I think what you want temperament wise (middle of the road) is probably going to be more easily found in show bred Goldens than field bred or obedience bred (which is another "type" in the breed, along with pet lines). Although the show bred dogs will tend to be heavier boned, have blockier heads. There are some pretty serious cancer issues in the breed and I'm not sure any line is really free of it, so definitely you'd want to ask about longevity with any breeder you go to.
     
  13. SpringerLover

    SpringerLover Active Member

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    Given your location, I think I know these dogs (B, B, and B)? And I adore the older male I've met on numerous occasions. He's certainly not slow and cumbersome for a bench bred Golden, not in the slightest.
     
  14. AdrianneIsabel

    AdrianneIsabel Glutton for Crazy

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    Nope, this isn't meant to be insulting at all but I haven't found you can bring out an exponential amount if its not there already. Meaning, no matter the conditioning my clients could only go so far with the average dog of the stockier "teddy bear" show line goldens, ime. I work with several and have for years, they're awesome dogs and have plenty of training drive, they've been some of my favorites actually, but realistically speaking they're not going to last as long as many of the herders or gunbred dogs that we've seen through my work, as far as stamina. Some it may easily be they have had a rather low heat tolerance, which diminishes stamina, due to build and coat.

    There are always exceptions but this is my experience.
     
    Last edited: Mar 19, 2013
  15. Aleron

    Aleron New Member

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    Yes their names all do start with B :) The older boy is awesome! Just exactly what I'd want in a Golden. I haven't been around his son as much as him but he seems really promising. Young and dorky but promising LOL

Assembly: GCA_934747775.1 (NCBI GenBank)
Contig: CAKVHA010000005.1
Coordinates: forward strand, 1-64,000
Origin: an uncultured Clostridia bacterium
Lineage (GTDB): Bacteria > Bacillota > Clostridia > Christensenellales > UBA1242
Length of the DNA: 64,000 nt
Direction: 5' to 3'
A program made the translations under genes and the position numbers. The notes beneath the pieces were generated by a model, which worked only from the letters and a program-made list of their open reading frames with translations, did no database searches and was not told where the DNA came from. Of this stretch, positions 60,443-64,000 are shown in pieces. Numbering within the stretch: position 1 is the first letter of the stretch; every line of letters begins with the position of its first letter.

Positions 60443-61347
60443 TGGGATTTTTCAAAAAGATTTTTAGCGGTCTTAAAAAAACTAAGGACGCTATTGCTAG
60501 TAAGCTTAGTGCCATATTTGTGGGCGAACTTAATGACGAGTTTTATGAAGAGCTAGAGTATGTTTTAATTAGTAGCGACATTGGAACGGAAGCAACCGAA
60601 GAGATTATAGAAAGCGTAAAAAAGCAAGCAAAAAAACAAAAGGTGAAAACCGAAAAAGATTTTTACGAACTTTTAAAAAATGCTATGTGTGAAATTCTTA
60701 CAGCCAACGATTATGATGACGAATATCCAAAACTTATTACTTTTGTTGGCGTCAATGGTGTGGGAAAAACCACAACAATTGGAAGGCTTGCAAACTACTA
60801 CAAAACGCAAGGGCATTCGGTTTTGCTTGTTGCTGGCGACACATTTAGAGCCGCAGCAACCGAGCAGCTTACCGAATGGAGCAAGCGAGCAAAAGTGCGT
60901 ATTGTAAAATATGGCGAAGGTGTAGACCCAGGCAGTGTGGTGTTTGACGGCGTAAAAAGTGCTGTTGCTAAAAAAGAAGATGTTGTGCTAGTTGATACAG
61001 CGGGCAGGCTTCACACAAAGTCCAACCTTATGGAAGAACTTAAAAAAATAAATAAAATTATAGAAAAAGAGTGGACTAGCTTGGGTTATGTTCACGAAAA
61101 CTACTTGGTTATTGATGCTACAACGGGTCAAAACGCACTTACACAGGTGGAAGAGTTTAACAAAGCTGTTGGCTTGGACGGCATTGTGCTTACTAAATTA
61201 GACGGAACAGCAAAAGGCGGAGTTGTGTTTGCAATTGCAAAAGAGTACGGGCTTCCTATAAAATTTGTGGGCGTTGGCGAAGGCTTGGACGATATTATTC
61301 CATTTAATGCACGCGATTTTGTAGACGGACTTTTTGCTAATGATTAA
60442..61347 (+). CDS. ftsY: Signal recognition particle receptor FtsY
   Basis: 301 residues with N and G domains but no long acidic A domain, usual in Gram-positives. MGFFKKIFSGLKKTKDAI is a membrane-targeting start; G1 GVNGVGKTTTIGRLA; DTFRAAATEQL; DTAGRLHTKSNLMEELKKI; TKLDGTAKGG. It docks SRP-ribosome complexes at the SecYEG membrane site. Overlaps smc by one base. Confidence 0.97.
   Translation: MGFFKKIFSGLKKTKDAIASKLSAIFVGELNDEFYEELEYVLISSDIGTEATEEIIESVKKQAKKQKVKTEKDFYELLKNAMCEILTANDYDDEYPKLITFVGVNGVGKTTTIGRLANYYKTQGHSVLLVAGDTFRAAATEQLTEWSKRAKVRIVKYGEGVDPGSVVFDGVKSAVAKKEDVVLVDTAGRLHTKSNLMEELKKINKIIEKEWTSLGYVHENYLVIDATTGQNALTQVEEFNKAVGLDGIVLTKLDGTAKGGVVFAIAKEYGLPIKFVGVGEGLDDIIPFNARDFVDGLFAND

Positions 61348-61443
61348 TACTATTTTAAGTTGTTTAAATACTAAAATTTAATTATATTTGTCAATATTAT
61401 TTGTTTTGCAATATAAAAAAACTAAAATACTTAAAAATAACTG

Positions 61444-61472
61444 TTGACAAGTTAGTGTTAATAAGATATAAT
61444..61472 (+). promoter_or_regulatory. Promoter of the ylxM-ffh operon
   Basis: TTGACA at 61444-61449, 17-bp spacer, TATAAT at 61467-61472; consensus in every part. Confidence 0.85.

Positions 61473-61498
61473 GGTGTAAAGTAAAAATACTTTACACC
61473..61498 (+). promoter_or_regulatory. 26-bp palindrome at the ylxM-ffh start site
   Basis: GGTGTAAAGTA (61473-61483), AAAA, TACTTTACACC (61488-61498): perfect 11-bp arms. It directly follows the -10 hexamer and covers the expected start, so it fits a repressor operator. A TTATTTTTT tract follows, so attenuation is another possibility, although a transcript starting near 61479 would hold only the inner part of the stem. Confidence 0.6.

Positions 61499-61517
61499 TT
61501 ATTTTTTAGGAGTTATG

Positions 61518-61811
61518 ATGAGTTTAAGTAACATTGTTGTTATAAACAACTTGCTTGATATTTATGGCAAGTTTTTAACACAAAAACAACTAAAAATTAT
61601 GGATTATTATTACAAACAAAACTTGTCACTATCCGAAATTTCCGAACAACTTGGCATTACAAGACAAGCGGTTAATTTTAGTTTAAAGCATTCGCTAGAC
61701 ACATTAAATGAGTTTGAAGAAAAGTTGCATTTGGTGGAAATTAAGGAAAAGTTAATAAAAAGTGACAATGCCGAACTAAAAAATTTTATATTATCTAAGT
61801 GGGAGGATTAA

16. Kilter

    Kilter New Member

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    The field lines can certainly be over the top, Storee is for sure. When asked if I would want another one like her my answer is 'no!!!'. Love her to death but she's certainly the adhd version of the breed and has pushed my training skills a lot. She's improved and calmed down a bit but she's now six. :rofl1:

    My 'show' girl was a lot nicer to work with, she had her own quirks as well but nothing like that. K9 Data is a good resource as it does list how long the dogs lived in there. Bender, my old girl, lived to 13, Storee is six and her mom and grandmother are still kicking and over ten.
     
  17. BostonBanker

    BostonBanker Active Member

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    One of Gusto's best friends is a golden (and the golden's father, but the young one is his age). They are, from all I can tell, show goldens - I hear things like "the father was a successful field trial dog" and such, but I don't think they are actual "let's go hunting" dogs. They are certainly what I think of as show type, and I know the father has his Canadian CH. The father is MACH 3, and the son is also doing agility. I've never been blown away watching either run, but they are successful and steady and do just fine by themselves.